It was brisk and cold. It was the morning of the Feast of the Epiphany—he twelfth day of Christmas—the day that commemorates the Wise Men's visit to see Baby Jesus in the manger. The holidays in Italy extend to this day which is, perhaps the most festive of all that comprise the season. Part of the Epiphany's story includes an old woman who the Wise Men met on the way to the manger. They asked her for directions and then asked her to join them on their quest—but the old woman refused to go. After they left, she saw a great light in the sky and decided that finding the manger might be a good idea after all. But she got lost along the way. Sadly, she truly got lost—in an eternal sort of way. Now she's known as La Befana and, on the night of January 5th, she flies across the skies of Italy on a broom as she searches for the Baby Jesus. Luckily, for the children of Italy, she brings gifts to the young as in hopes of finally finding the manger. Her loss is Italy's gain as we quickly learned on this chilly day.
Bologna and the Befana—it was our second time in the city for this festive holiday. The first time, five years ago, we left for the airport on the morning of the Feast. The streets were deserted and the city was dead silent, something one hardly ever experiences in this noisy country. Anything important enough to hush an Italian city was important enough to experience in its fullest. At that moment we promised ourselves to return for the Feast of the Epiphany and to stay beyond it.
And now this most recent trip was nearing an end, a thing that always gives us agitation. We awoke restless, wanting something different to do. After fifteen visits to Bologna, the usual sources of entertainment had grown stale. We'd been eating too much and had been, perhaps, a bit too festive. We needed a walk. A church, Il Santuario della Madonna di San Lucca, atop Monte Della Guardia, would be the goal of our trek. Along the way and into the pearly sky, we'd experience the long arcade, the Portico di San Luca. This would guide us up the hill. Consisting of 666 arches and built to protect the church's icon as it was marched up the hill, the arcade is 3.5 km long.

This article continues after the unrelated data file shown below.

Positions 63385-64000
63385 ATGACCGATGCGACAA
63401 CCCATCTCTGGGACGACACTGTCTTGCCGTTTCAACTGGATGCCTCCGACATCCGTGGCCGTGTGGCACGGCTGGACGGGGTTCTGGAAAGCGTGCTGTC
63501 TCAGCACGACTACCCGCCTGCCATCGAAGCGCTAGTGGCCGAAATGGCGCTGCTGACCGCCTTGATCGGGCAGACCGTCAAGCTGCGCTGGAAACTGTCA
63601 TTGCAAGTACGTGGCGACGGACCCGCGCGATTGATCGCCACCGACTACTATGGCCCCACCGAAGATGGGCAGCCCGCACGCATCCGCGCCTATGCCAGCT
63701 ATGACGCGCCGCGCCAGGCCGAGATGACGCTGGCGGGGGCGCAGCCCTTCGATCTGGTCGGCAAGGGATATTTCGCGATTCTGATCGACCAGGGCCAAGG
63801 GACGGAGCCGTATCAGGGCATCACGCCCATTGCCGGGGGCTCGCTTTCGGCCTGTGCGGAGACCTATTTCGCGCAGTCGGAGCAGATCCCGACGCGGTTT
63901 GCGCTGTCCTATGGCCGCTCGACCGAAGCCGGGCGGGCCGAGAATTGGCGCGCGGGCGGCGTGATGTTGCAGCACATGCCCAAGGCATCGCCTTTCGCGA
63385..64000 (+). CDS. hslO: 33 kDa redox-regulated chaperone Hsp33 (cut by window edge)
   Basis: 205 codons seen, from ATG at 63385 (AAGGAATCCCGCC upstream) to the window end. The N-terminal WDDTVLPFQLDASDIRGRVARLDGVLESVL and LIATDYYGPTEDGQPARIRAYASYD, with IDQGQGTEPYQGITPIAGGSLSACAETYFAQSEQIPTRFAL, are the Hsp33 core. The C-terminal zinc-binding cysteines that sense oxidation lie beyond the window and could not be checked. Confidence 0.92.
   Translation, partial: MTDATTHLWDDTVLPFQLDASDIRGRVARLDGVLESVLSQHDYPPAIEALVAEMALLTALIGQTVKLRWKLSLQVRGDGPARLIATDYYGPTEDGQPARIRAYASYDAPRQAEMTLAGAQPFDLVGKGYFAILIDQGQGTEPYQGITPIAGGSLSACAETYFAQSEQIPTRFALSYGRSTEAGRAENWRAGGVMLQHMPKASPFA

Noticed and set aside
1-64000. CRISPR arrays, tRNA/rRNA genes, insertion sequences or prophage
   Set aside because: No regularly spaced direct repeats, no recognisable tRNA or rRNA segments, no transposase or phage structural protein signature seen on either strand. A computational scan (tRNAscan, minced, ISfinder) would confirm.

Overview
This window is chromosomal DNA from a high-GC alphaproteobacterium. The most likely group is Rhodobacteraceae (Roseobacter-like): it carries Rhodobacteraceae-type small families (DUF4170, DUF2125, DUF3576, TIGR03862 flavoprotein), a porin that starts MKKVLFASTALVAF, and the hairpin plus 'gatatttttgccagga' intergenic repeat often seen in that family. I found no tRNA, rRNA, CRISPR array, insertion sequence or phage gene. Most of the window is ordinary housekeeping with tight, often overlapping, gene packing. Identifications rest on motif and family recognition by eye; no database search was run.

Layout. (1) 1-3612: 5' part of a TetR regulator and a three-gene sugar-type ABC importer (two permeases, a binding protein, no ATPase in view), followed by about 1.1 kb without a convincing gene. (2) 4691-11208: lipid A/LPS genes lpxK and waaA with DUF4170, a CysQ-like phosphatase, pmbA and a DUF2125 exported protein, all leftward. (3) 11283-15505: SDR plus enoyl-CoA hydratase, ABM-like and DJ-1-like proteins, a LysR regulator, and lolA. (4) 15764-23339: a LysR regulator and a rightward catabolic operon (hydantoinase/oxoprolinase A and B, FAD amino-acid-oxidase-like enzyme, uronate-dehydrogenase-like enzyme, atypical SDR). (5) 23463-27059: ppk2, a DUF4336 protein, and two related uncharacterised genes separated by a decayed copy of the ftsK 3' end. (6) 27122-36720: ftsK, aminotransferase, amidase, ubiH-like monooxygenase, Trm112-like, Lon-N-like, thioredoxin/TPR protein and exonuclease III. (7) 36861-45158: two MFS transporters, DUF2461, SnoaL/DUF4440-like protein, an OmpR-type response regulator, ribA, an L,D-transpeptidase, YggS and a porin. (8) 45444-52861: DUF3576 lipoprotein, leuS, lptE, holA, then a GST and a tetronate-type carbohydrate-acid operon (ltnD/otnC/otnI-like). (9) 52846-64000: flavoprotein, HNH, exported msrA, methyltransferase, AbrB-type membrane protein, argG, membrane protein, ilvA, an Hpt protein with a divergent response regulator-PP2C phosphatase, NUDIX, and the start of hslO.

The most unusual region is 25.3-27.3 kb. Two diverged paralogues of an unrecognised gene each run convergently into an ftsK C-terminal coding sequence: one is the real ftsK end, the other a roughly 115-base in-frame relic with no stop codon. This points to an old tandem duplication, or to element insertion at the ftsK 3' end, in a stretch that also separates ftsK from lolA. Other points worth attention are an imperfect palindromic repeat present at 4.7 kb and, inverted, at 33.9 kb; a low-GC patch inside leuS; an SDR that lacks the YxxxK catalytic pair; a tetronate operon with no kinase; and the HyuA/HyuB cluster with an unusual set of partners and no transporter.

The sky was opalescent in a murky way. The smell of wood smoke was in the air. The arcade started of level for the first 300 or so arcades and then we reached an arch; the Arco del Meloncello. After that, the climb began. Up we went, into the pearly sky. Along the way, to our right, a stadium was filling. The murmur of a restless crowd grew louder from within. The sound of happy people mixed with the hazy air on this twelfth day of Christmas.
A long procession was working its way up the steps of the arcade. 360…361…362. Each arch had a number. Most had an inscription that dedicated it to this family or that. Some had shrines, others had flowers. Others still were marred by trash and graffiti. 421...422...423. The arcade was a lot longer than we'd realized. 501…502…503. The Bolognese that accompanied us set the pace and bounded up the hill. They'd done this before and were in good condition. The air grew chillier as we rose. 664…665…666! We were there. The church, of simple curves and impressive dome, was worth the hike. Yet, curiously, most of the procession passed the church and led straight towards a pizzeria. It was, after all, lunchtime.
The hike had taken us up and out of Bologna. Up here it was nothing like Bologna at all. More reminiscent of the Italian countryside it was forested in a cultivated sort of way. We followed the Bolognese to the pizzeria and had lunch.
Restored, we descended back down into the red city. By now the air was white with haze and then sank into dusk. The stadium had reached capacity and was roaring with eager fans. The city glowed in twilight, the holiday light ablaze. We soon reached the great piazza of the city which was now teaming with life. Workers, with timber and straw around them, were constructing a manger scene. A live cow gave forth a plaintive moo as children reached forth to pet her, along with her friends, the sheep and the goat. All would soon would be manger companions. The construction workers argued and seemed tardy in completing the manger scene. No one, save the cow, seemed to mind.
The city was in full celebration. The Feast of the Epiphany had begun. Signs of the coming of the La Befana were everywhere. Children carried with them their new toys. Many were clearly on a sugar buzz caused by the good witch's candy. As the evening mellowed into night the celebrants showed no sign of tiring. But, the arcade had worn us out as did the excitement of the feast. We retired to our room and went off quickly to sleep. It was a happy sleep for we'd finally seen Italy's Feast of the Epiphany. And we still had two days left in a place that, by now, felt like a second home.